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Managing your reputation

By Michael Harrison
05 August 2016 | 1 minute read
Reputation management

A quality reputation is a key tool in your marketing kit, and it needs to be protected, nurtured and used to increase your earnings.

I’m always amazed by how little time most of my clients spend on reputation management. Your business reputation is your public face. It’s how potential clients assess the quality of your service.

What is reputation management?
Your company has a number of reputations. A quality reputation with those who directly benefit from your services is, of course, a given.


However, you also have a reputation with suppliers to whom you outsource services or who supply raw materials. How do you stack up in the eyes of those who help your business grow?

Employees will form opinions about you quickly. Your rock-solid reputation with your staff is what turns a successful company into an earnings star.

Public perceptions count. Some advisers have been tainted by the media attention given to their principals.

Community involvement and co-operation are important. I know many small companies that sponsor local sports teams, sponsor Red Cross blood drives and donate company time to doing good things in their communities.

And finally, there’s your professional reputation. Any hint of dishonesty or deceit will come back to bite you in the butt.

Protect your hard-earned reputations like gold.

Of course, it starts with you. The ethics and values an individual brings to a business determine the reputation of the business. If the business owner is perceived as and proves to be a trusted ‘handshake’ kind of person, the word will spread – “Her word is her bond”. 

The owner’s reputations will be reflected in the business persona. Therefore, it is important the small service provider maintains the highest standards of business conduct. I always counsel clients to err on the side of caution. If you think it’s an issue of business integrity, it is an issue of business integrity – and one that must be managed.

Client integrity
Old adage: An unhappy client will tell eight people about his dissatisfaction. Not exactly the kind of word-of-mouth small business owners are looking for.

  • Clients expect accurate information in a format they can understand. They expect a complete understanding of services delivered and why services were required.
  • They expect to be included in the process. A client should never be told, “I’m the professional, let me take care of it”. You want your clients to have a stake in their success.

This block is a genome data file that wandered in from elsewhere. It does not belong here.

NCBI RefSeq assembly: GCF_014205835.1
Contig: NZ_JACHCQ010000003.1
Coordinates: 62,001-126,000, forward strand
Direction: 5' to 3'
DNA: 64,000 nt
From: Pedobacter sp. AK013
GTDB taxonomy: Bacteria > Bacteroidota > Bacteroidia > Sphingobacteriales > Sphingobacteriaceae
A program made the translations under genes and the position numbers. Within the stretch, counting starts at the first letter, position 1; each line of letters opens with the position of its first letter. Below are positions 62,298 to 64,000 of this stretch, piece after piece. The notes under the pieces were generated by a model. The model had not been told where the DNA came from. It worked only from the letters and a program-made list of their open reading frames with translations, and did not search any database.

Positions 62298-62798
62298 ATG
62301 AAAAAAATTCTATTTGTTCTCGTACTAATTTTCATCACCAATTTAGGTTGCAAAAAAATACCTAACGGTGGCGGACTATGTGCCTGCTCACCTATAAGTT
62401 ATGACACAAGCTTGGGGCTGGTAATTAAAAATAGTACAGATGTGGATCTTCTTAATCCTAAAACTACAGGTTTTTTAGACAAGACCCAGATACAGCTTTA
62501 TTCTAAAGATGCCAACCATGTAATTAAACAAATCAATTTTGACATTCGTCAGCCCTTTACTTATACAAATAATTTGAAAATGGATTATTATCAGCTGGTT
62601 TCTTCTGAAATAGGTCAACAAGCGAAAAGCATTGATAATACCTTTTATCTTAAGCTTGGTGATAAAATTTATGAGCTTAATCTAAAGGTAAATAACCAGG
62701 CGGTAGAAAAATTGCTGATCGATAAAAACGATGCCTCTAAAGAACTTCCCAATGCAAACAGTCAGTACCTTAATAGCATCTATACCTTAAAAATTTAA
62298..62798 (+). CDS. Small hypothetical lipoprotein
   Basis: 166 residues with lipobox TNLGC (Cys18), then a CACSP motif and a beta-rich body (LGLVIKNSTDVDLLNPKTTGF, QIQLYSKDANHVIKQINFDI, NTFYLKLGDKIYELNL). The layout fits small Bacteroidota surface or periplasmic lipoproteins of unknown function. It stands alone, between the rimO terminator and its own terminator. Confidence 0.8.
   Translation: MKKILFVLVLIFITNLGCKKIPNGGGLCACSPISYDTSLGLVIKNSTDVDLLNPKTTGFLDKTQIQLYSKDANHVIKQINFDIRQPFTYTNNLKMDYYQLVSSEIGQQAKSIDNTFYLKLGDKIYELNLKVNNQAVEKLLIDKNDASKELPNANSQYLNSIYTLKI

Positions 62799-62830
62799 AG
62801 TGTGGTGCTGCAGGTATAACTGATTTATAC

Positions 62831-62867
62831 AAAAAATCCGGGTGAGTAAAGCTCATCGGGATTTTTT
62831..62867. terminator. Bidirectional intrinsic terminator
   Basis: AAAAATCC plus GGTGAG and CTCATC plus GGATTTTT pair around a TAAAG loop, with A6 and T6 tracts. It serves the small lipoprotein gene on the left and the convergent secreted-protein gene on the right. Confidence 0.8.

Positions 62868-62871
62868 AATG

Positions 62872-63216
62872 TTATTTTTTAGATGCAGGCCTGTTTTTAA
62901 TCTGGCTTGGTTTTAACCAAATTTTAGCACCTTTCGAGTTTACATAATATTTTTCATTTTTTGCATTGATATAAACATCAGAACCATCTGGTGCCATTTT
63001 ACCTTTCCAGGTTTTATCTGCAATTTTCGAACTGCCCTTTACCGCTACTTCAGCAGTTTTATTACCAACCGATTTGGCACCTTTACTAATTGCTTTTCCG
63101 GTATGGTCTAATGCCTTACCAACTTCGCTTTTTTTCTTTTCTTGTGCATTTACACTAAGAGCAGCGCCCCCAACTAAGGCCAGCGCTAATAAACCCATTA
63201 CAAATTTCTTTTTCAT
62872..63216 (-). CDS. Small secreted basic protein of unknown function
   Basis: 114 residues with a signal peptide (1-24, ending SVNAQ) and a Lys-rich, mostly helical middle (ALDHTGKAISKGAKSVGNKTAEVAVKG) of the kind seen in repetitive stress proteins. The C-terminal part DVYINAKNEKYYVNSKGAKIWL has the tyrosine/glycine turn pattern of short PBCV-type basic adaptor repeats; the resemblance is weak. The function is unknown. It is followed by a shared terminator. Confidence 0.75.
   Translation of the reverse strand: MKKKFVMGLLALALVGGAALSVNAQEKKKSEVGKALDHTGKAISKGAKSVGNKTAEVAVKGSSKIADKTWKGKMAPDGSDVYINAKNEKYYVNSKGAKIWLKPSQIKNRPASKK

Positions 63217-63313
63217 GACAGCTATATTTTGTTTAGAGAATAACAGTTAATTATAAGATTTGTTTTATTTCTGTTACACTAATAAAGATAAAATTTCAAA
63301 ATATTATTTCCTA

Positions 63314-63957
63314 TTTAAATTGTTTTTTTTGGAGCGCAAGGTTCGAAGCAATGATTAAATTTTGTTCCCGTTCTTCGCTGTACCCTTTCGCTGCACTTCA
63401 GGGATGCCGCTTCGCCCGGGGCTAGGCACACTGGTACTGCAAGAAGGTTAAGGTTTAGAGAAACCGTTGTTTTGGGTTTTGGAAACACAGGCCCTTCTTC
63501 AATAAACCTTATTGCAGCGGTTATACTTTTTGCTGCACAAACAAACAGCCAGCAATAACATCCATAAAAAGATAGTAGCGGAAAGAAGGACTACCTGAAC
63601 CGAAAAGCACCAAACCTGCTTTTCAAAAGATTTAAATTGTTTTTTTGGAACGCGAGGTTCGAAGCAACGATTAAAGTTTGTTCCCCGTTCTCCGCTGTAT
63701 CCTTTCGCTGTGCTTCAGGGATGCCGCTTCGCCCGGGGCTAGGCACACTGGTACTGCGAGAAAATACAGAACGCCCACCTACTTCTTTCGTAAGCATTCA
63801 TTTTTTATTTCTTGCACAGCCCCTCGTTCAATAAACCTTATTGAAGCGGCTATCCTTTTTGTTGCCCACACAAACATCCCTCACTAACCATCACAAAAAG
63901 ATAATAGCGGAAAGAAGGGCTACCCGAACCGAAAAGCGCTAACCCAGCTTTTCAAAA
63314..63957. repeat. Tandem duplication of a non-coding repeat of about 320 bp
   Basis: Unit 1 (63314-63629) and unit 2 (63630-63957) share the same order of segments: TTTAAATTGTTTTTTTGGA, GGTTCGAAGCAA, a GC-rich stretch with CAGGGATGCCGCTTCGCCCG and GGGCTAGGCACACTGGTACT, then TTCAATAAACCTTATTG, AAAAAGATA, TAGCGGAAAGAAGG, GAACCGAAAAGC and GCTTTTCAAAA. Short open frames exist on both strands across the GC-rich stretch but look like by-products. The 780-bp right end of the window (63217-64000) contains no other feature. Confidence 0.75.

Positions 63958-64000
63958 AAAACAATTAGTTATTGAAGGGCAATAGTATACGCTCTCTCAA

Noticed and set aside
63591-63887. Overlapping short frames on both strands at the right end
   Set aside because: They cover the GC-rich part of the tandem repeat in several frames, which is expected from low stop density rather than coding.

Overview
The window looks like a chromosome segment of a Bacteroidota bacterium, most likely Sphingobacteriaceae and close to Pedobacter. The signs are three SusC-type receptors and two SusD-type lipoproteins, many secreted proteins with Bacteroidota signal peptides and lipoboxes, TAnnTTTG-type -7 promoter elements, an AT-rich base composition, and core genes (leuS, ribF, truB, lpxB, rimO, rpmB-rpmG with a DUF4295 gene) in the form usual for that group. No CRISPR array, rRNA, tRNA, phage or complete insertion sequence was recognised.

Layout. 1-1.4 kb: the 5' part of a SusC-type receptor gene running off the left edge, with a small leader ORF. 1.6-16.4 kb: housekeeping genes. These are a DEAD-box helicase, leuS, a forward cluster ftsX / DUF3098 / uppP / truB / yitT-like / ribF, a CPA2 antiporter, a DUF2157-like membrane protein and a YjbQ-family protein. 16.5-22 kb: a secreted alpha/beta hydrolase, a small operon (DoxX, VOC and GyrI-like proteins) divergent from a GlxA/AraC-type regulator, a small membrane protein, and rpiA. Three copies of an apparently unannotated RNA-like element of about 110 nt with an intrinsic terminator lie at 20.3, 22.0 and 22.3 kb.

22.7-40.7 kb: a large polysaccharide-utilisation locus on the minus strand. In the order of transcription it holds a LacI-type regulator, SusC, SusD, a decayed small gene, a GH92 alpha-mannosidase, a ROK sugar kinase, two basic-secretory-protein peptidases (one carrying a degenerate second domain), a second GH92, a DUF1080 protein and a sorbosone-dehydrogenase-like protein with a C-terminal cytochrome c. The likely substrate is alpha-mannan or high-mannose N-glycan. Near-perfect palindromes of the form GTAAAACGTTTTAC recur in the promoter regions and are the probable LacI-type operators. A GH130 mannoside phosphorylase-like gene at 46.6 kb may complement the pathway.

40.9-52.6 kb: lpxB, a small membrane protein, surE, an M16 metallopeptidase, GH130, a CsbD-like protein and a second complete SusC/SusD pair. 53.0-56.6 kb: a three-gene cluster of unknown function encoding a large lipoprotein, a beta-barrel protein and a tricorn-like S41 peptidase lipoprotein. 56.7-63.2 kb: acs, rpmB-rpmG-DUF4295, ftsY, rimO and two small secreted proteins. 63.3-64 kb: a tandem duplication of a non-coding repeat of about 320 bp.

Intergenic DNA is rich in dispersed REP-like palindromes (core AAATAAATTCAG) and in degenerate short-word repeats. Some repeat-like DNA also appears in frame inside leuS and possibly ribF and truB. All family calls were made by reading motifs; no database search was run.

• Always prepare a clear statement of advice (SOA) listing precisely what you will do and what your fees are. There should be no doubt about service expectations.
  • Under-promise, over-deliver. No explanation needed.
  • Manage client objections and issues yourself. Put the ‘boss’ on the phone.
  • The client is always right, even if it costs you money.

Supplier integrity

  • Pay suppliers on time. If the supplier is essential to your business success, pay that company before you buy groceries.
  • Praise loudly, criticise softly. Self-explanatory.
  • Keep your word. If you’re reaching for the contract or the vendor is, you’ve already got a serious problem. Fix it before it gets worse.

Company integrity

  • Be a good corporate neighbour. Stick to local regulations, don’t hang huge signs that block drivers’ views, don’t annoy the local citizens. These are your future customers or clients.
  • Sponsor a local sports team.
  • Offer a scholarship to a graduating student off to university.
  • Participate in community events and activities as a sponsor and auctioneer at the charity auction. Be a face and a name your neighbours recognise.
  • Donate to local charities.
  • Join a service organisation.
  • Become involved in local community projects like raising money for a new library addition.
  • Perform work pro bono. I know a copywriter who writes two newsletters for local charities pro bono. Not only is it a nice thing to do, it helps build the writer’s reputation within the community. (Also provides networking opportunities, but that’s not why you do it).
  • Ensure your office is orderly, clean and there are towels in the restroom. Clients may drop by unannounced and if it looks like a file cabinet exploded all over your office, you don’t look professional.

There are other things you can do – contact local media about upcoming events your company participates in, become a public speaker and write a column for the local newspaper. You get the idea.

Your reputation, personal and professional, is a core asset of any business. Bring to it the ethics, morality and values you expect from others and your business will grow organically.


Managing your reputation
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Michael Harrison

Michael Harrison

Michael Harrison is a business strategist with Strategies Plus and is also the independent chair of risk specialist dealer group Synchron.

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